In a week already infamous for sexual confusion, events seem to be moving from bad to worse. The latest signs of sexual insanity relate to the issue of transsexualism. Once again, truth is stranger than fiction.

On May 17, the International Olympic Committee Executive Board announced that sex-changed athletes will be able to compete in the 2004 Olympics. This will be another historic “first” for the Olympics, and the official statement from the IOC set down the terms for transsexual competition at the Athens Olympic Games.

Couched in the official language of the Olympic movement, the statement reads like an insignificant change in bureaucratic policy: “The Executive Board of the International Olympic Committee [IOC] today approved the consensus proposed by the IOC Medical Commission stating the conditions to be respected for a person who has changed sex to compete in sports competitions. These conditions will be applied as of the Games of the XXVIII Olympiad in 2004 in Athens.”

Put simply, the decision allows both male-to-female and female-to-male transsexuals to compete after they have gone through a minimum two-year period of postoperative hormone therapy.

The IOC Medical Commission decided in 2003 to issue recommendations on the participation of transsexuals in the Olympic Games. For the first time, these new guidelines establish an official set of criteria for deciding which individuals may participate in the games, based on the extensiveness of the sex change process. At the Sydney Olympics in 2000, the IOC refrained from performing gender tests at all, admitting that the group had no accepted criteria for making such a determination.

The IOC’s new policies differentiate between sex reassignment that takes place before and after puberty. With respect to individuals whose sex is “reassigned” before puberty, the “new” sex is to be taken as given. Those undergoing sex reassignment surgery after puberty will be eligible for participation in female or male competitions depending on the following conditions. First, “surgical anatomical changes [must] have been completed, including external genitalia changes and gonadectomy.” Second, “legal recognition of their assigned sex [must have] been conferred by the appropriate official authorities.” Third, “hormonal therapy appropriate for the assigned sex [must have] been administered in a verifiable manner and for a sufficient length of time to minimize gender-related advantages in sports competitions.”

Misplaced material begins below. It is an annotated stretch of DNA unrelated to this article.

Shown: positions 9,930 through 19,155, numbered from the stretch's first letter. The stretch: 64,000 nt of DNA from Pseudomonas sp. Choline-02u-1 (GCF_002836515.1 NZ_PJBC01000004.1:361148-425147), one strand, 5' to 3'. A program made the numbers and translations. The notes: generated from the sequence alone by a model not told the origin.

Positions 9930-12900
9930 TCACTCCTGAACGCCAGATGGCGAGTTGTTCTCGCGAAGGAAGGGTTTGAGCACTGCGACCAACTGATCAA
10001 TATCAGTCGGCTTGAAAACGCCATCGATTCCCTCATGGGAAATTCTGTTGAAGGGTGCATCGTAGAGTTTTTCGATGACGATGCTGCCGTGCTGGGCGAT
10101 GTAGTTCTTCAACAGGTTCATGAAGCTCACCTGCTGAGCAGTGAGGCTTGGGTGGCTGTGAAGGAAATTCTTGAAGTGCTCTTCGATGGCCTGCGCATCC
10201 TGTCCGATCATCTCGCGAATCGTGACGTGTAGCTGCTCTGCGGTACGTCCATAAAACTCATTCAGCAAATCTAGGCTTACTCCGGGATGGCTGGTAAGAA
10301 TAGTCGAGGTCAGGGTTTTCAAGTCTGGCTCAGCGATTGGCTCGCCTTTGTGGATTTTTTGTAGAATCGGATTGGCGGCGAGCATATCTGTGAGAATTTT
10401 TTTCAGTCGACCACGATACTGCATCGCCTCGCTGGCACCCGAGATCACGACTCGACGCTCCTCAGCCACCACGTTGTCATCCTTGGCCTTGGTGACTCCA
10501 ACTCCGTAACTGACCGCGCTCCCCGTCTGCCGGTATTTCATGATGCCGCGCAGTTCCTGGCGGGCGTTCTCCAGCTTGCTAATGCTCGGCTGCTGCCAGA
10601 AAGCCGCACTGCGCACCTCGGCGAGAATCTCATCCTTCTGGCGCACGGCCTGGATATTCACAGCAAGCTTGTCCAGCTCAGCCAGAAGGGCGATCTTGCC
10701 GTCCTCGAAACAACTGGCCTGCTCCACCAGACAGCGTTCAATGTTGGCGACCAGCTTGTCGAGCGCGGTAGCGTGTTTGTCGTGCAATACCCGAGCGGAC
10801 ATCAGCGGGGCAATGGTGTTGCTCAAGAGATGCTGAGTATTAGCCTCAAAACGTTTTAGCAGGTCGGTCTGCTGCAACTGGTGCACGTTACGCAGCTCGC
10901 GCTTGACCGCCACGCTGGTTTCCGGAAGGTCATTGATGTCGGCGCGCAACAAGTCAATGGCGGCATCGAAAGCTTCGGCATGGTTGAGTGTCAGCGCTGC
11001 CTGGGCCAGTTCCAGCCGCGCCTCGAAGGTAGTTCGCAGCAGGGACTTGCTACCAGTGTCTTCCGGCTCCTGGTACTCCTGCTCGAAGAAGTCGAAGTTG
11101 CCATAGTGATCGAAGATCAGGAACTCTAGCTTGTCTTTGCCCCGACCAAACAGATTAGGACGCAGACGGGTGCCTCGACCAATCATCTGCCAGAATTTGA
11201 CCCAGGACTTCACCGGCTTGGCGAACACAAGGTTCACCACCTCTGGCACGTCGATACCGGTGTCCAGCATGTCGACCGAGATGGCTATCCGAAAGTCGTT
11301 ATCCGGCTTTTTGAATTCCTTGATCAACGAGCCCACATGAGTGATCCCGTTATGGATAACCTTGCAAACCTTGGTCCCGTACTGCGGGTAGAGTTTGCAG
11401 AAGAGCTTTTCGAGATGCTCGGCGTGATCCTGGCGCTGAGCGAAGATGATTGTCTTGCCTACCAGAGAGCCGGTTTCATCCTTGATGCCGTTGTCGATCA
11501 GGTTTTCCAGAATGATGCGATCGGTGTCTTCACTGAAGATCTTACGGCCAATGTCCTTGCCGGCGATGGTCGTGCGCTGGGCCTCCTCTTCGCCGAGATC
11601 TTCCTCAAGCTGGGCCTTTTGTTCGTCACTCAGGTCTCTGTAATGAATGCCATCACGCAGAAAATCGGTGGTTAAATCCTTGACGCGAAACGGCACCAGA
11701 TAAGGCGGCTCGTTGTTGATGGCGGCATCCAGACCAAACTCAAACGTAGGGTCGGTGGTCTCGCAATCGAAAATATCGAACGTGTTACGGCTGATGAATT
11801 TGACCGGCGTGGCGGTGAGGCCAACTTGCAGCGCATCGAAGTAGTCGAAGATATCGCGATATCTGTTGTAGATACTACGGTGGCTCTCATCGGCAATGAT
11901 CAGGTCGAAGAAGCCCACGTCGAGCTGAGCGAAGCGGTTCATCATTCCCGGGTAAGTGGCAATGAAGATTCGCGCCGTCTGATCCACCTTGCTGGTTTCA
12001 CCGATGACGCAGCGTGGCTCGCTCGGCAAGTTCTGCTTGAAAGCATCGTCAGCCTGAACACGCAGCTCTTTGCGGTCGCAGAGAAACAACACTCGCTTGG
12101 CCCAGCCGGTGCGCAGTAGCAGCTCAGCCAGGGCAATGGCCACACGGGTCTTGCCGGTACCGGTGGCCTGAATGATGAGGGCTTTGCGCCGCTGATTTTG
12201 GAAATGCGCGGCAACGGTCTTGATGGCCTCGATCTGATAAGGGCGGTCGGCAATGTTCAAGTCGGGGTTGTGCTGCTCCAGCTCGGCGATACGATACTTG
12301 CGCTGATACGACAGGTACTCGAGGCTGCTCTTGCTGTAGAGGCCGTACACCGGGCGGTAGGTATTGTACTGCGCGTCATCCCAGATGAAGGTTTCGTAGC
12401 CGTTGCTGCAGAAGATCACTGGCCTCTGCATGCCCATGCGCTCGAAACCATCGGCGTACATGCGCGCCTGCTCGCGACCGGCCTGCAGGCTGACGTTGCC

In an advisory opinion, the Medical Commission suggested that “eligibility should begin no sooner than two years after gonadectomy.” In a further expansion, the IOC claimed a right to make an individual and confidential “case-by-case evaluation” with respect to all participants. Beyond this, “In the event that the gender of a competing athlete is questioned, the medical delegate (or equivalent) of the relevant sporting body shall have the authority to take all appropriate measures for the determination of the gender of a competitor.”

Can you believe this? The International Olympic Committee has now decided that transsexuals can compete in the Olympics, once certain “criteria” have been taken into full consideration. Can you imagine the official challenges that will surely be presented to officials at the Athens Olympics? Now that this policy is adopted, every nation has the right to question the gender of any competitor–and perhaps for good reason! A losing athlete’s country can now demand a sex verification test as an official challenge.

Just last year, IOC president Jacques Rogge and medical director Patrick Schamasch began working on the guidelines, claiming to be motivated by a desire to end discrimination and respect human rights. Rogge, himself a medical doctor, told the South China Morning Post that Olympic officials “had major difficulties explaining the technical issues involved to the board members with non-medical backgrounds.” One can only imagine. “Even for me this is very complicated,” he said.